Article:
Faithful, yet flawed. Bold, yet bound. Courageous, yet cowardly. These are words that come to mind about Abraham as I read through Genesis 18 and 20. What can contradict the admirable qualities so that they become incapacitated? One little word…..fear.
These two chapters are almost describing two different men to me. Genesis 18 is one of my Old Testament favorites as it describes Abraham as he meets with the three visitors. These strangers were actually the Lord and two of His angels.
In this chapter, Abraham is humble, yet so bold I cannot even fathom how he speaks with the Lord as he does. I would have been quaking in my boots had I even tried to think such thoughts, much less say them to the Lord! How he says to the Lord, ” Will not the Judge of all the earth do right?” in verse 25 and then the six times he asks the Lord to spare Sodom and Gomorrah is beyond my comprehension! All I can think is that his boldness testifies of his intimacy with the Lord his God. He is my inspiration in this chapter!
Judging by the Lord’s response to him reveals that Abraham did not cross any lines in his attitude and boldness toward God. His humility matched his boldness. What an example!!
Then I get to chapter 20 and read an all too familiar scenario. This circumstance is almost exactly what happened back in Genesis 12:10-20, but instead of Pharoah in Egypt, it involves Abimelech in Gerar. Same old situation, same old response from Abraham. What is so amazing to me is that this happens after the hindsight of Egypt and on the heels of Abraham’s boldness with the Lord! What was all that for?! Wasn’t that worth something?! Why was there not a different Abraham facing this “do-over”?
I think it is because he still had some baggage with him that he carried from his past. Fear is insidious. It had it’s grip on him and was all to happy to make the journey with him, wherever he went. So as faithful, and bold, and courageous as he was to follow God and fight to rescue Lot (Genesis 14), he was still very much afraid.
I understand his conflict. I relate more than I want to admit. I was pondering recently who I am and why I am the way I am. God tenderly recalled my first two memories in life. My earliest memories involve traumatic events that happened to me, which were beyond my control and left me feeling vulnerable, unsafe and unprotected. The lasting results, or baggage, was that I generally feel fearful and insecure much of the time, which then explains my tendency in my adulthood to be guarded and controlling in life. I am trying to protect myself and my world. And isn’t that what Abraham is doing? Whereas he was my inspiration in chapter 18, he is my partner in crime in chapter 20.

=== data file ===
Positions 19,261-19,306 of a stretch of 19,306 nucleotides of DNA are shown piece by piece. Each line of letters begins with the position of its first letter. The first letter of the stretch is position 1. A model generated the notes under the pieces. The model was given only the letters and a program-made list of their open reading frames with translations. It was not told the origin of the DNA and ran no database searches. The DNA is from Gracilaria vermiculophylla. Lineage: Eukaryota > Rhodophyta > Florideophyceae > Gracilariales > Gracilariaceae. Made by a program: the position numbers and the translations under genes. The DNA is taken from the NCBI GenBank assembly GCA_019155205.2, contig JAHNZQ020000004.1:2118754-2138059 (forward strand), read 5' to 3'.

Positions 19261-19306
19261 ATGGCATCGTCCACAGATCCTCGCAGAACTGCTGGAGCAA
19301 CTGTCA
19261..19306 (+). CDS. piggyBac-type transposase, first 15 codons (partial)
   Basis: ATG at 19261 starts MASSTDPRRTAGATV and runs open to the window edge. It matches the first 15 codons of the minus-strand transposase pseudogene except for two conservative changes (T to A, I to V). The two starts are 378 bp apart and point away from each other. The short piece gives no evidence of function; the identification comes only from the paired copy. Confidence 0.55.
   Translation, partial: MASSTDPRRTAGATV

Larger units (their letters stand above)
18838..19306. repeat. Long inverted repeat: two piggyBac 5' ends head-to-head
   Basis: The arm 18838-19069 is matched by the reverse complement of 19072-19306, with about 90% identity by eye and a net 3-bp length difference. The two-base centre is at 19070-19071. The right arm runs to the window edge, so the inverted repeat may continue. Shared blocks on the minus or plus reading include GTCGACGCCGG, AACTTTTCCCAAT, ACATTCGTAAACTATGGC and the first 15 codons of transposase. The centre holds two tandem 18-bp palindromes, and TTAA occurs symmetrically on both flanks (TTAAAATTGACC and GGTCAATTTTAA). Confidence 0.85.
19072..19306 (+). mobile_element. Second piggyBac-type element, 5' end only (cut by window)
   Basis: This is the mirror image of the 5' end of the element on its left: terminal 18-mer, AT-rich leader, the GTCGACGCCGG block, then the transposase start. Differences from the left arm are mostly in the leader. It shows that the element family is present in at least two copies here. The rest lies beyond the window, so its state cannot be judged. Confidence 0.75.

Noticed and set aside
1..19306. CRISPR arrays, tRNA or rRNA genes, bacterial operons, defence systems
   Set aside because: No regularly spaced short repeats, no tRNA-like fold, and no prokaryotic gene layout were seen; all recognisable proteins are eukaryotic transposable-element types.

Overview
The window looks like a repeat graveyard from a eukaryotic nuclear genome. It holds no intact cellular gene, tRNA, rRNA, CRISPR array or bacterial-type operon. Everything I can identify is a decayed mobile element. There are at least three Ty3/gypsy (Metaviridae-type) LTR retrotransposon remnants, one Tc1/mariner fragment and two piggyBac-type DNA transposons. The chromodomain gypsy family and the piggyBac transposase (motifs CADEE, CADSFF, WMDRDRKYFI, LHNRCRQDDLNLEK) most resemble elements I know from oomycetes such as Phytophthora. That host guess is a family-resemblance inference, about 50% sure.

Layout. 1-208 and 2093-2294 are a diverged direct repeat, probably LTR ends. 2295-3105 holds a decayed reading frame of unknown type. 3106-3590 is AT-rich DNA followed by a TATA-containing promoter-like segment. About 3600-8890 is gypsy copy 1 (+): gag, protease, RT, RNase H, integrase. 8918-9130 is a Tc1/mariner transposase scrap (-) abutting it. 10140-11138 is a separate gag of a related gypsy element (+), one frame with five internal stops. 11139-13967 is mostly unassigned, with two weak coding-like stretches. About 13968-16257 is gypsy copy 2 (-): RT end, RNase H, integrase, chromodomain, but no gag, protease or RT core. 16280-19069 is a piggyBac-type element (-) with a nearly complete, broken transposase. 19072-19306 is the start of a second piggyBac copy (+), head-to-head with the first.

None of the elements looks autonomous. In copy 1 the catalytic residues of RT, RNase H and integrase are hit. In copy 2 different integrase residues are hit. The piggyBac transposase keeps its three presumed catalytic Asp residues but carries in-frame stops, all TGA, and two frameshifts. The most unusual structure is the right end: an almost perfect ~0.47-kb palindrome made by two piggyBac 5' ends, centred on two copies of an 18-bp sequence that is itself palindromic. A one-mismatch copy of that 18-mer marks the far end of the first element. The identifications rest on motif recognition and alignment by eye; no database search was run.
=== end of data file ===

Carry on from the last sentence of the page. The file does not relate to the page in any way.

Fear does not always produce the most wise and beneficial responses to life’s circumstances. Fear often gives a knee-jerk response that does not make sense in hindsight, but in the moment, it will do just fine! Maybe that is why God says hundreds of times in the Bible for us not to fear or be afraid. He knows how detrimental fear is to our faith.
I have heard it said that fear is the opposite of faith. And I believe it. I cannot live in fear and truly trust God. These actions are in conflict with one another. Fear incapacitates my faith, it hinders it. That is where the light goes off in my mind and reveals the gracious reason for the “do-overs” in life. God is giving opportunities for His children to exercise faith and break free from the stronghold of fear. John 8:36 reminds me, “So if the Son sets you free, you will be free indeed.”
I was meant to be free. Abraham was meant to be free. You are meant to be free. God never intended for us to settle for less. He even provided much grace and mercy along the way until we can journey without the yoke keeping us bound in fear. He is patient and compassionate with us even while we blow our do-overs.
This is evidenced in Abraham’s life as the promise of a child comes to fruition after 25 years, right after he repeats his action to lie out of fear and put Sarah at risk. God gave him what he did not deserve (grace) and did not give him what he did deserve (mercy). How many times has this happened to me? Countless! Because His grace is greater than my sin (Romans 5:20-21) and His mercies are new every morning (Lamentations 3:22-23).
How this grows our faith, when God meets our fear with His compassion and faithfulness! No wonder He is such a Wonder!! We learn first hand that His perfect love casts out fear (1 John 4:18). So as much as fear testifies against our faith, the blood of Christ testifies on our behalf and so we are set free yet again! Jesus conquered our do-over, once and for all! Oh what a Savior!!